Tesla Inc announced on Sunday that it achieved a record number of vehicle deliveries in the second quarter, surpassing market expectations. The company delivered 466,140 vehicles during the April to June period, representing a 10% increase from the previous quarter and an 83% increase from last year.
Analysts had predicted an average delivery estimate of 445,000 vehicles, with the lowest estimate at 439,875 and the highest at 450,000. Tesla exceeded these estimates.
The increased deliveries can be attributed to price cuts and US federal credits, which made Tesla’s electric vehicles more affordable. The company also produced 13,560 more cars than it delivered in the second quarter, indicating a narrowing gap compared to the first quarter.
Contrary to expectations, UK house prices experienced a slight increase between May and June, demonstrating resilience in the face of rising mortgage rates, as reported by mortgage provider Nationwide. Property prices rose by 0.1% this month, surprising economists anticipating a 0.3% decline.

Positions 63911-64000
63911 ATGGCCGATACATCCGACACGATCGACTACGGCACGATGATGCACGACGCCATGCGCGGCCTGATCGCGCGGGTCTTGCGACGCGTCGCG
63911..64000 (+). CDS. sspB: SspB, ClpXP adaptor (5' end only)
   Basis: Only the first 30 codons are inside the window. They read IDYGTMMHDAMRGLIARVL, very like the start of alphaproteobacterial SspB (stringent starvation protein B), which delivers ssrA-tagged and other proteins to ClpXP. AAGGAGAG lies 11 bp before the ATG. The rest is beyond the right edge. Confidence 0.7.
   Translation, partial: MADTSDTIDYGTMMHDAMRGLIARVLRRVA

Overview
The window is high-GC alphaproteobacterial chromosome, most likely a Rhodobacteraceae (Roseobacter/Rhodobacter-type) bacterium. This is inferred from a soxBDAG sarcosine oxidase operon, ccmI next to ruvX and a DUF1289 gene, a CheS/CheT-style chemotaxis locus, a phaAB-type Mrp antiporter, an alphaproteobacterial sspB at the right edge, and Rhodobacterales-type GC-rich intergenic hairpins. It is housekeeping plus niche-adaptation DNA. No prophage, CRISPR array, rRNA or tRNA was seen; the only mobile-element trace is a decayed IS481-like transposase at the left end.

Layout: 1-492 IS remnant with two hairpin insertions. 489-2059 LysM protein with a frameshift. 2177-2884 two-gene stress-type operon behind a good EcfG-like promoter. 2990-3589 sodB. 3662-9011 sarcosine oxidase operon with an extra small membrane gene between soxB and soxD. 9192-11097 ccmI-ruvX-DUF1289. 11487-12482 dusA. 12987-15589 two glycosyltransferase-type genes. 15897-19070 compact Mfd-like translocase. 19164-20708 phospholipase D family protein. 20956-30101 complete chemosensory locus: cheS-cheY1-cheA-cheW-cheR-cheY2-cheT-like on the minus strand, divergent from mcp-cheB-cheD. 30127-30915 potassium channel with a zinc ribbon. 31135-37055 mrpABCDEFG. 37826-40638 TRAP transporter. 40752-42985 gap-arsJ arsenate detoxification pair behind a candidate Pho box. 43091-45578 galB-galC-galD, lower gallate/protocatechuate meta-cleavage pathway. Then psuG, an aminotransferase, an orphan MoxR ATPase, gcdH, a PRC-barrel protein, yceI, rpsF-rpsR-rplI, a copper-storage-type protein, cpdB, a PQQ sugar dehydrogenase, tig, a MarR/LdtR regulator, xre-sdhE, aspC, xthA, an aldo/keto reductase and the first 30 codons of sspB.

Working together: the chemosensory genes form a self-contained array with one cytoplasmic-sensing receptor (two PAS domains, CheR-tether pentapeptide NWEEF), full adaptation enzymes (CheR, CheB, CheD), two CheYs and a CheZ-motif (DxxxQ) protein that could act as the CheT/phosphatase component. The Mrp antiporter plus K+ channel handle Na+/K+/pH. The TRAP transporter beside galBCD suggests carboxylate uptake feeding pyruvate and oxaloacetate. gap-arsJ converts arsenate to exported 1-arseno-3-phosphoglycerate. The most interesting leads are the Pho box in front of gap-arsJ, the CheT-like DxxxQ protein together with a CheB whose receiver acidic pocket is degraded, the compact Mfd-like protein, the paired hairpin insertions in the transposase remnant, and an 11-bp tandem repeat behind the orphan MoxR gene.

Compared to June of the previous year, house prices were down by 3.5%, remaining relatively unchanged from the previous month’s figure of 3.4% and performing better than the projected decline of 4% forecasted by analysts. However, this still marked the fastest annual decline since 2009.
Martin Beck, chief economic adviser to the EY Item Club, noted that considering the substantial price gains in previous periods and the challenges posed by increasing mortgage rates and other financial pressures, the resilience displayed by house prices is unexpected.
£1 buys $1.2674 or €1.1639. Gold is $1,903.55 an ounce, and UK natural gas futures are 92.07p/therm, up from 56.67p/therm at the end of April. The UK 10-year gilt yield is 4.400%, up from 4.111% at the end of April.